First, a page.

First let me say that I am not a metal-detector guy. To me that just looks like some obscure and weird hobby. Anyhow I’ve been reading this story on Rawfile. Not sure why it was posted here because I see Rawfile as an extension to wired.com but focused on photography – and there seems to be few in this story that is directly related to photography in the first place.
Not related to photography… hmmm … really ?
They are the metal-detector guys. The archetypal loners. Sealed off from the world by giant headphones, happy to reward young tagalongs with a bottle cap.
Sounds somewhat familiar, doesn’t it ?
“It’s my Zen,” says Alex Kelley, President of the Bay Area Searchers. For many, like Kelley, the hunt itself is a meditative experience, a way to escape from the daily grind. (…) The activity hits a sweet spot in the Venn diagram of escapism, community, imagination and outdoor strolls. Behind the metal-detector stigma are thoughtful people seeking some atypical thrills.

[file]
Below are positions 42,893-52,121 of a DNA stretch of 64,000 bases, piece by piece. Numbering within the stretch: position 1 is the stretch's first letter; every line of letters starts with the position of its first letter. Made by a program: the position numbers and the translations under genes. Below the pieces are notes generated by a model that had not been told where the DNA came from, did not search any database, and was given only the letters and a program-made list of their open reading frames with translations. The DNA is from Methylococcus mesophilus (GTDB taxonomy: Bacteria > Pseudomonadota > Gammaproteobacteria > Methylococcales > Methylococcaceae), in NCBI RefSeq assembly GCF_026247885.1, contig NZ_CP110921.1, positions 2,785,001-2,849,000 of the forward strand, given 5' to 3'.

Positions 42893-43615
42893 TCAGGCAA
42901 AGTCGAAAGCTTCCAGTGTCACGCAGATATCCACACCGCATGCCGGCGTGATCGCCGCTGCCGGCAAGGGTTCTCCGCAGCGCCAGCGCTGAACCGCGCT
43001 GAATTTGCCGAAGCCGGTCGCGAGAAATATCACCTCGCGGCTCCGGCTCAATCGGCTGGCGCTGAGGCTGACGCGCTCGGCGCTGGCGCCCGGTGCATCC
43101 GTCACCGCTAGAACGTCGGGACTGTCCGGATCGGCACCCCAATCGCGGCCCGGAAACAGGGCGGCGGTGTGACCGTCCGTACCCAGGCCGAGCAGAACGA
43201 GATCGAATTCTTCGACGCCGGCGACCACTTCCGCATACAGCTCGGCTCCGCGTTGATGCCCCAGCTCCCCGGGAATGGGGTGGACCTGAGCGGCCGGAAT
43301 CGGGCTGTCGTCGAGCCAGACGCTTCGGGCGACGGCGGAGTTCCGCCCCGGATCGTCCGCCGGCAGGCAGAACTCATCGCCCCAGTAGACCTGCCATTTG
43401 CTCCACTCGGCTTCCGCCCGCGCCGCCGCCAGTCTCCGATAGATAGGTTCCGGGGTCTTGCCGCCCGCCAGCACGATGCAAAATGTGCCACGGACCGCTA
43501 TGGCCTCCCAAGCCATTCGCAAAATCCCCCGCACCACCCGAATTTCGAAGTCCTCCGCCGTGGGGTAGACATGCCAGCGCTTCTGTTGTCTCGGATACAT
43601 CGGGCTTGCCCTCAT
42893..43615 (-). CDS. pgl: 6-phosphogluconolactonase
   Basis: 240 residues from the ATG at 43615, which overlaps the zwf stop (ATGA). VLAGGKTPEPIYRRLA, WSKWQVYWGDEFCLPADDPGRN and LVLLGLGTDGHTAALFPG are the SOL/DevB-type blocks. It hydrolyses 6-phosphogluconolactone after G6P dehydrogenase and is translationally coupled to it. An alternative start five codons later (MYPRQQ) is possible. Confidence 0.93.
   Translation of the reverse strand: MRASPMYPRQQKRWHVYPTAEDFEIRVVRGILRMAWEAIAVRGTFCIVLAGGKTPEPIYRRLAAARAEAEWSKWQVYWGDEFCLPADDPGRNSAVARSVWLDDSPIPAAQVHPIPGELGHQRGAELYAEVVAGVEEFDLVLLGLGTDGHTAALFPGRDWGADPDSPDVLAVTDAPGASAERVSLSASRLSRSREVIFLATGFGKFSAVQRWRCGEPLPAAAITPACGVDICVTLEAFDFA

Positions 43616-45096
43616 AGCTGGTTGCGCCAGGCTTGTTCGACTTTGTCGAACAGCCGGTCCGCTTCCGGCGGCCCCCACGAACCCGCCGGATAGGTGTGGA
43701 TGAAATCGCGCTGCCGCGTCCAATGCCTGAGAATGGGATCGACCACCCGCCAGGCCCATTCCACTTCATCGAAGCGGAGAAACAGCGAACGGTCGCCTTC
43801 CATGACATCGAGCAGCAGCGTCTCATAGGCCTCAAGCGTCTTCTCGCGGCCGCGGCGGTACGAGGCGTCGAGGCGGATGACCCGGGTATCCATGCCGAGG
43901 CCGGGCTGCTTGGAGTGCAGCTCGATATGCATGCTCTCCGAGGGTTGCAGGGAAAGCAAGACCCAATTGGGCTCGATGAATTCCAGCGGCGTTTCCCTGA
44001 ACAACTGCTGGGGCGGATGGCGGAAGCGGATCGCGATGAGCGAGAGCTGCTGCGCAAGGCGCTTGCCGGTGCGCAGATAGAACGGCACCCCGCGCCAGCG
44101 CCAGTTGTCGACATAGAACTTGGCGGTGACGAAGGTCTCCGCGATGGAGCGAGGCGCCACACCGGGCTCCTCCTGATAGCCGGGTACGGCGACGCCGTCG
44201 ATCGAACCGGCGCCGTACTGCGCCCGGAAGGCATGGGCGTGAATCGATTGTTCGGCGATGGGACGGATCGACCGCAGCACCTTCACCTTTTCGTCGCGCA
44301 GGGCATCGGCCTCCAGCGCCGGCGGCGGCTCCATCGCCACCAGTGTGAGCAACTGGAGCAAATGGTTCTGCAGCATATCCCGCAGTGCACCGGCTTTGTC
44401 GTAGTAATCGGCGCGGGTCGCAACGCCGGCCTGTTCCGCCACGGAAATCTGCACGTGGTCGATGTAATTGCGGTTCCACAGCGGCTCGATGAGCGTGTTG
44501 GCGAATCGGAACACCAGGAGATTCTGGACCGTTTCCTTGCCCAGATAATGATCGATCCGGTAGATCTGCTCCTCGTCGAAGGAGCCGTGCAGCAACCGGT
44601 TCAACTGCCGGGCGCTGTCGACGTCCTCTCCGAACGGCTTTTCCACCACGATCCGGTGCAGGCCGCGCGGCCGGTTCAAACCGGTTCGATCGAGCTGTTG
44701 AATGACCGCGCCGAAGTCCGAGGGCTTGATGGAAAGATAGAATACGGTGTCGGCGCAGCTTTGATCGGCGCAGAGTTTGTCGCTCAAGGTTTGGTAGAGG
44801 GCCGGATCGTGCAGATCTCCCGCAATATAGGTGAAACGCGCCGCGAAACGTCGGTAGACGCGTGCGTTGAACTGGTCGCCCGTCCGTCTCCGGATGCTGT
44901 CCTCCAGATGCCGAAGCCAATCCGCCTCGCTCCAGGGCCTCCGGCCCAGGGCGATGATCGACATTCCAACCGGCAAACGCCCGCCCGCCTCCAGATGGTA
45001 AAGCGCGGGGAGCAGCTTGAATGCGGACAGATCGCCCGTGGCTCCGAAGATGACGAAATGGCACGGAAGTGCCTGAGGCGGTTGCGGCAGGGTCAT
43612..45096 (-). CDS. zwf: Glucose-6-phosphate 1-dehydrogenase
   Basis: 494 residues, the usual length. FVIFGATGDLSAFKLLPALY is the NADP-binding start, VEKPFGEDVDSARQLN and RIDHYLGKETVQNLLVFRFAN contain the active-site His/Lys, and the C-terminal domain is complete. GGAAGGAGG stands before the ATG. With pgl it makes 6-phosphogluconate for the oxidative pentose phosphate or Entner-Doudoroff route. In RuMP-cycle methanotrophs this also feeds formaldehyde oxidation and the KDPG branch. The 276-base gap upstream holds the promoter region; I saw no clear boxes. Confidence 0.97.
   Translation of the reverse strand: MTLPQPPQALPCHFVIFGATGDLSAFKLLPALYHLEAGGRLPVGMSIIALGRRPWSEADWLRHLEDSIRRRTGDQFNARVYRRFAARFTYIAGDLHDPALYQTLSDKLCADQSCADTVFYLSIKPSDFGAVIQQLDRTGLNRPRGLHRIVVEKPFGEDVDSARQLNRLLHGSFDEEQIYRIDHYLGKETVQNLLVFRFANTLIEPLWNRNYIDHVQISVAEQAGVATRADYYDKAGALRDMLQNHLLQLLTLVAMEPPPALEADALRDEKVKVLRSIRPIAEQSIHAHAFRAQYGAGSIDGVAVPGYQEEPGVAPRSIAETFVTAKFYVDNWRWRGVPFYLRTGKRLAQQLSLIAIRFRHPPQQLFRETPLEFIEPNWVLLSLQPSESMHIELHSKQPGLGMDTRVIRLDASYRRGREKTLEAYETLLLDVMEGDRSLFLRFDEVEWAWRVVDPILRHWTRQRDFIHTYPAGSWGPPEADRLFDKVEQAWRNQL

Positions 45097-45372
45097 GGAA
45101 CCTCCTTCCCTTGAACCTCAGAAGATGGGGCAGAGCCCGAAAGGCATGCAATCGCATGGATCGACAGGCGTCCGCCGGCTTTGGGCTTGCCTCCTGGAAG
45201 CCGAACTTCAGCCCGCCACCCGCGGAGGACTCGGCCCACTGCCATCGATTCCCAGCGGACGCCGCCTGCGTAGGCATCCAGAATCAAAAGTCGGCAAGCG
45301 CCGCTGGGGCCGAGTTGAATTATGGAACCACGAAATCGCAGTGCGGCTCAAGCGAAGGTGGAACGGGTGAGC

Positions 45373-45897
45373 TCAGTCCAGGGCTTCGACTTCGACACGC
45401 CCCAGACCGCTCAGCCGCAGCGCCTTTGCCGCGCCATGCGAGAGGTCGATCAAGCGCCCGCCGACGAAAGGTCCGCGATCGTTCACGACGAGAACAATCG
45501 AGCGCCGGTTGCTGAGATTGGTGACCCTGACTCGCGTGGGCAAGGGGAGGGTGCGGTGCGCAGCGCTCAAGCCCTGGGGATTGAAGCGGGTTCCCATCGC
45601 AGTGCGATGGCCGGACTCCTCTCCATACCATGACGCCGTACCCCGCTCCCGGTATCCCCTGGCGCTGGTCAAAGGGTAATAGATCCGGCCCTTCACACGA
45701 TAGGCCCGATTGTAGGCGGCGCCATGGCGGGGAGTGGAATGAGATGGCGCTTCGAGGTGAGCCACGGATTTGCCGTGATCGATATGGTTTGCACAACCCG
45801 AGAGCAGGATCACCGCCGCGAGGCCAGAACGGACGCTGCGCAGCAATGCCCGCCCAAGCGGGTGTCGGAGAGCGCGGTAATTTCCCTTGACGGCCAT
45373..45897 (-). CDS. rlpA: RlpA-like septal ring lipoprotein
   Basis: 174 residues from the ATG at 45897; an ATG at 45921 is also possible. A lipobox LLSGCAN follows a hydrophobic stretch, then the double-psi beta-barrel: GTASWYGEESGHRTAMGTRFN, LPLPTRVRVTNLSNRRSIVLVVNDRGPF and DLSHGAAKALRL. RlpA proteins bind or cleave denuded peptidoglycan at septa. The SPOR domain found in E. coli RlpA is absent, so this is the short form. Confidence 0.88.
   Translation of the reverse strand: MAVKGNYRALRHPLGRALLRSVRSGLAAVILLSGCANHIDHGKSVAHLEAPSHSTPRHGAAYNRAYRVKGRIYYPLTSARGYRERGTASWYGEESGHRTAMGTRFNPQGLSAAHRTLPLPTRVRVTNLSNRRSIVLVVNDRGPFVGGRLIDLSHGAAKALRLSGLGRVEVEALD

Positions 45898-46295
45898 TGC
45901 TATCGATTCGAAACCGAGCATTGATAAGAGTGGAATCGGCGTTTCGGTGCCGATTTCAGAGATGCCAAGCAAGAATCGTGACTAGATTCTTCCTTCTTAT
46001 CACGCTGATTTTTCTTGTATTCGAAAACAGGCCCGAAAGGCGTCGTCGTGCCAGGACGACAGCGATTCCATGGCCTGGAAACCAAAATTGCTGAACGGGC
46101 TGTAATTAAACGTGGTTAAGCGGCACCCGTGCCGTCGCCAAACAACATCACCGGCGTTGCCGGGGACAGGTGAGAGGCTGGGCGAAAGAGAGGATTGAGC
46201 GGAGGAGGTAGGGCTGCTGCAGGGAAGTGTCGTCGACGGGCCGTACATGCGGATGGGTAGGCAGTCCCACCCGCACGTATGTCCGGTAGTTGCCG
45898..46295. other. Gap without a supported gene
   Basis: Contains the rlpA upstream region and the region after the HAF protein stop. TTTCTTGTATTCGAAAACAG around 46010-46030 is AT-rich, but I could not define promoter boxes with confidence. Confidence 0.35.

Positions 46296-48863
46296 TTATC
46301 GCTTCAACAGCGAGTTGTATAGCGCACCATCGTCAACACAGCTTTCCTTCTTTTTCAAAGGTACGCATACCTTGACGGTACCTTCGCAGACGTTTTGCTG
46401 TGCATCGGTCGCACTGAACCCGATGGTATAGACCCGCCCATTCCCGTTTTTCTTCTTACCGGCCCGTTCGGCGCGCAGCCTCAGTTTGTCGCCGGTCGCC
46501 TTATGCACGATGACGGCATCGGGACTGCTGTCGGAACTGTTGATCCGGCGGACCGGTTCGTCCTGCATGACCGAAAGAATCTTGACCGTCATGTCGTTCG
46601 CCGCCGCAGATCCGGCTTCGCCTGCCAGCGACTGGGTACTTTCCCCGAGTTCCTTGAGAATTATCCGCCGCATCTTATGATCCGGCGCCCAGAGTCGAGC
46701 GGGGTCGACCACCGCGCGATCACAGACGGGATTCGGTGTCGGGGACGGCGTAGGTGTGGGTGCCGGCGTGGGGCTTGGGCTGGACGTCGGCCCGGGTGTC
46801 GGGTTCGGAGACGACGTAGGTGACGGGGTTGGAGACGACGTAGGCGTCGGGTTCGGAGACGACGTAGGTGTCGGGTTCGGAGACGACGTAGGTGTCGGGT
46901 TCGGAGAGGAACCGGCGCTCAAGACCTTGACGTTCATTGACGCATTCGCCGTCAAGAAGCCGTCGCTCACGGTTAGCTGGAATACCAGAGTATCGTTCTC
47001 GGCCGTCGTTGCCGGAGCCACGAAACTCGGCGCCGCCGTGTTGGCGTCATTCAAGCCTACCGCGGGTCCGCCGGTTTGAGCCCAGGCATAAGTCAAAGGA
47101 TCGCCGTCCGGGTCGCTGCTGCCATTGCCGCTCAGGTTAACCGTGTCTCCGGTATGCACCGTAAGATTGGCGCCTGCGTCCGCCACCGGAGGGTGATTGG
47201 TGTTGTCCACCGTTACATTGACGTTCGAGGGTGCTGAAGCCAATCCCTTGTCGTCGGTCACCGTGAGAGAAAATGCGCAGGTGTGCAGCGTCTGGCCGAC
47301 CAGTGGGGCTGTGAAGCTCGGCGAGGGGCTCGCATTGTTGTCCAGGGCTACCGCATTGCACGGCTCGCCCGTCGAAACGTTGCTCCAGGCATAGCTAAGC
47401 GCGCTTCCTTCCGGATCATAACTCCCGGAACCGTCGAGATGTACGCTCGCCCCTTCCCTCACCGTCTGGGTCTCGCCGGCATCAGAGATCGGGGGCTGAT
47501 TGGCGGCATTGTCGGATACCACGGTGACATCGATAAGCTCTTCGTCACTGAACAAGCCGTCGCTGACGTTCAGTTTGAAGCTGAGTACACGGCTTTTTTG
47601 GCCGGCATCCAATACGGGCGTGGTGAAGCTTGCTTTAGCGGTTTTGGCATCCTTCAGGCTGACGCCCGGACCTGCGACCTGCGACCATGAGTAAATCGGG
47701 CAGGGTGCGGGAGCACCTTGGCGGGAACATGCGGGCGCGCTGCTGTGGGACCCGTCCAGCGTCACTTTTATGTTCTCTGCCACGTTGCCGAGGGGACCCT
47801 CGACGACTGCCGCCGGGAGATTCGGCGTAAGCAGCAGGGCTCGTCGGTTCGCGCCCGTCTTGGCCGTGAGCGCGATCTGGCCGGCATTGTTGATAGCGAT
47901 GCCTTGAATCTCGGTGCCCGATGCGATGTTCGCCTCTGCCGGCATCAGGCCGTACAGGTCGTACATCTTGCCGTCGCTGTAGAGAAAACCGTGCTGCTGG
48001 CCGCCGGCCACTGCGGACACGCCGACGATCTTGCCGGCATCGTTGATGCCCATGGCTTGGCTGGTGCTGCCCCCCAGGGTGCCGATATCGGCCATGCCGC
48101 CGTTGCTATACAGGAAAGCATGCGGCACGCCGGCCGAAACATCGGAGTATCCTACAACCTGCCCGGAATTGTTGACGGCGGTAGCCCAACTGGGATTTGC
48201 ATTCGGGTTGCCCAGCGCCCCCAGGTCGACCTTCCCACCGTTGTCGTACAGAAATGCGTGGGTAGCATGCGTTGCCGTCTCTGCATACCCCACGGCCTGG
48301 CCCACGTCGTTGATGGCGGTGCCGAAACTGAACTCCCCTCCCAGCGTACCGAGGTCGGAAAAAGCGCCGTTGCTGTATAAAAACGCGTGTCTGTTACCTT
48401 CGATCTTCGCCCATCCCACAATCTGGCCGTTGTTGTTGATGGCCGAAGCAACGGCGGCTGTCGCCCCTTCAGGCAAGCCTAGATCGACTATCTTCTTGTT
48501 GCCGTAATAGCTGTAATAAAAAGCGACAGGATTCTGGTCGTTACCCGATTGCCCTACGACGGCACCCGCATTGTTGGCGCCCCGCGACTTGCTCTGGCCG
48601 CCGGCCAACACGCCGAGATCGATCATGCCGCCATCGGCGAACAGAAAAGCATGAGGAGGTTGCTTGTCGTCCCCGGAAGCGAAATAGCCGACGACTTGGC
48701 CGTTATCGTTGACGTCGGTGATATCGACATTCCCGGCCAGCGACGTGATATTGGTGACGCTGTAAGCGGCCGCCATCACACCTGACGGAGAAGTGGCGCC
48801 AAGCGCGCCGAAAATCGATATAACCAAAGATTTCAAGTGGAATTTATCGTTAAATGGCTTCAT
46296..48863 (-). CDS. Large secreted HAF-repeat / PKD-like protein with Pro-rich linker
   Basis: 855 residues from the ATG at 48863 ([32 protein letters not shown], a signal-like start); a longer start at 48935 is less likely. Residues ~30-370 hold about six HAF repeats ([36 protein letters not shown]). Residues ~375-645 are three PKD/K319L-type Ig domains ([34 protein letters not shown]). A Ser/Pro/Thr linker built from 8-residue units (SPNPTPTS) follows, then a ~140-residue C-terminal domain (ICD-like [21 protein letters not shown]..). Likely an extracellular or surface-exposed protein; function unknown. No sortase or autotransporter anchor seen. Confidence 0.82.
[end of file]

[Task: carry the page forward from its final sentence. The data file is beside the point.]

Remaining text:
… Actually what strikes me here is that the profile of these hobbyists, their routine etc… share many similarities to that of street photographers. The “success” ratio also is about the same:
Asked to guesstimate the ratio between relics and garbage, his hunting buddy Mike Ziakas chortles, “A thousand to one.”
Indeed both activities are somewhat about accumulation, background noise and the occasional gem.
In the name of conservation, government agencies have cut off access to many beaches and parks that were once favorite destinations. Though treasure hunters think environmentalists are acting in good faith, many believe that they have been overzealous. The occasional hole in the ground, they say, isn’t going to have much of an effect.
… sounds like the usual discussion about street photography facing a more and more restricted environment.